Oh no, would you look at that: the streaming services are fighting!
Netflix and Hulu are engaged in a full out, total war with each other. Hulu has conjured up a Stephen King-ian horror from Castle Rock to do battle against the Demogorgon. The cast of Runaways is duking it out with the cast of The Defenders. Billy Eichner is drinking Alan Arkin’s blood!
The source of this war? Two documentaries about the ill-fated influencer culture fly trap Fyre Festival. Netflix announced awhile ago that it would debuting Fyre, a documentary about Fyre Festival directed by Chris Smith (Jim & Andy), on Friday, Jan. 18. Then, out of absolutely-fucking-nowhere, Hulu premiered its own documentary about Fyre Festival, titled Fyre Fraud, on Monday, Jan. 14.
Lest anyone think this is some sort of Deep Impact/Armageddon happy coincidence, Hulu went on the offensive, pointing out (not wrongly) that Netflix’s Fyre was produced by Jerry Media, the same company that served as the marketing arm for Fyre Festival. That’s what we call in the biz a conflict of interest. Undeterred Netflix fired… excuse me, fyred back with an accusation of their own. They claimed that the Hulu documentary only received an exclusive interview with Fyre Festival organizer Billy McFarland because they paid him an undisclosed lump sum of cash (rumored to be around $100,000 to 250,000). This is what we call in the biz a scummy move.
Regardless of all the streaming service on streaming service violence (receiving word now that Offred has eviscerated Kimmy Schmidt), this presents a nice little opportunity for viewers and critics alike. Viewers now have two Fyre Festival documentaries to watch, and quite frankly I’m not sure even two documentaries will satiate the public’s appetite for this insane story. As for critics, we get to do that one thing we always are tempted to do but can rarely so overtly do: compare stuff directly.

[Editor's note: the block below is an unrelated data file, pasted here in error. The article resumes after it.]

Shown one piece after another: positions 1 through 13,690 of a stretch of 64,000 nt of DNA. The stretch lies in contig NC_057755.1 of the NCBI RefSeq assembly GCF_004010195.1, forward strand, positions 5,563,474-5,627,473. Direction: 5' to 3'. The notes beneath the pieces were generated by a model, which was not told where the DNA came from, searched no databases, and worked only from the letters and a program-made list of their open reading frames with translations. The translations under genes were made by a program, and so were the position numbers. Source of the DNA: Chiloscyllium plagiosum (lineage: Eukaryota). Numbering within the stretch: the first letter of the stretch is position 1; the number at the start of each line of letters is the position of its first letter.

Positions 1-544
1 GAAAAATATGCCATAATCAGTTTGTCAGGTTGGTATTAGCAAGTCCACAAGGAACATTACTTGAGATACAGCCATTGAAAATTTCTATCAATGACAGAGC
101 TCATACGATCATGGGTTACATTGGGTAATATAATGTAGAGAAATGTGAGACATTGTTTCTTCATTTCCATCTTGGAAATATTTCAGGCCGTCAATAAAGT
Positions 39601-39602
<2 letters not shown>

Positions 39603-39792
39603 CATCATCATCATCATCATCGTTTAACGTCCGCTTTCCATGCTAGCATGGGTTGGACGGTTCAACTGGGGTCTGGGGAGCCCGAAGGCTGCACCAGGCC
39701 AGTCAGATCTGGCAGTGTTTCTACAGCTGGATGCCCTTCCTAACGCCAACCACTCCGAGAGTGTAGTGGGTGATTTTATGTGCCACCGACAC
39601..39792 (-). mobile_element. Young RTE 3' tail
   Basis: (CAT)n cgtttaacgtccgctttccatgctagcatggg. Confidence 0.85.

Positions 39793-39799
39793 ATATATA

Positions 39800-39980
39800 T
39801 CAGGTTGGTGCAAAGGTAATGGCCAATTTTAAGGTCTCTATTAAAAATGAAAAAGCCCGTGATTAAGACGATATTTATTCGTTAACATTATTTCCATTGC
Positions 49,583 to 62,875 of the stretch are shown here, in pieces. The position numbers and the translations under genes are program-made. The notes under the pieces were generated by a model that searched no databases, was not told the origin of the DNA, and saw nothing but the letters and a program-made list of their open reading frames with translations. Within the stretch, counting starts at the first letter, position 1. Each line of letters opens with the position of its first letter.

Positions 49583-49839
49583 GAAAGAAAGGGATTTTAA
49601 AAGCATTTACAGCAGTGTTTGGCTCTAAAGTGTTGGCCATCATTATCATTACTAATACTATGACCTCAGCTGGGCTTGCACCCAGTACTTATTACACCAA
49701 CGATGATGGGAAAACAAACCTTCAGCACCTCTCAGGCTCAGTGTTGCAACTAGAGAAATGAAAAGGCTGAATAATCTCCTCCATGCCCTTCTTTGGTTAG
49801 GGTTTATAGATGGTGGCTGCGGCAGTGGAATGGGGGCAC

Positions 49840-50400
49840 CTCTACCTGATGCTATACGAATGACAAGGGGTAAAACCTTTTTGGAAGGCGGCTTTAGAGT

Really all film, television, literary, and every other criticism is merely a more artful way of comparing one thing to other things. Nothing exists in a vacuum. Even the most original piece of art can only be considered original when compared to all the stuff that came before it. And even then someone will find a close analogue for it in like a 1690s German medical manuscript or something. But here we have two documentaries covering the exact same topic debuting within a week of each other. It’s journalistic malpractice to review one without at least watching the other. So I did… and something weird happened. I fucked up.
A peak behind the curtain: I’ve been slated to review Netflix’s Fyre documentary for weeks. The review embargo lifts on Monday and I decided to finally give the thing a watch. Right before I do, Hulu debuts their Fyre documentary by surprise. In all the excitement and confusion, I decide to watch Hulu’s documentary first and then the Netflix one. Here is where the screw up comes in. I watched both documentaries under the mistaken impression that the Hulu doc was produced by Jerry Media and the Netflix one was not. In reality, it is the opposite. I didn’t know that though, so I watched the Hulu documentary closely watching for any signs of conflicts of interest. To my surprise, I didn’t find many clear ones, aside from perhaps letting Billy McFarland run his mouth unchecked a couple too many times. Then I watched the Netflix one with a similarly close eye and again found no “problematic” material.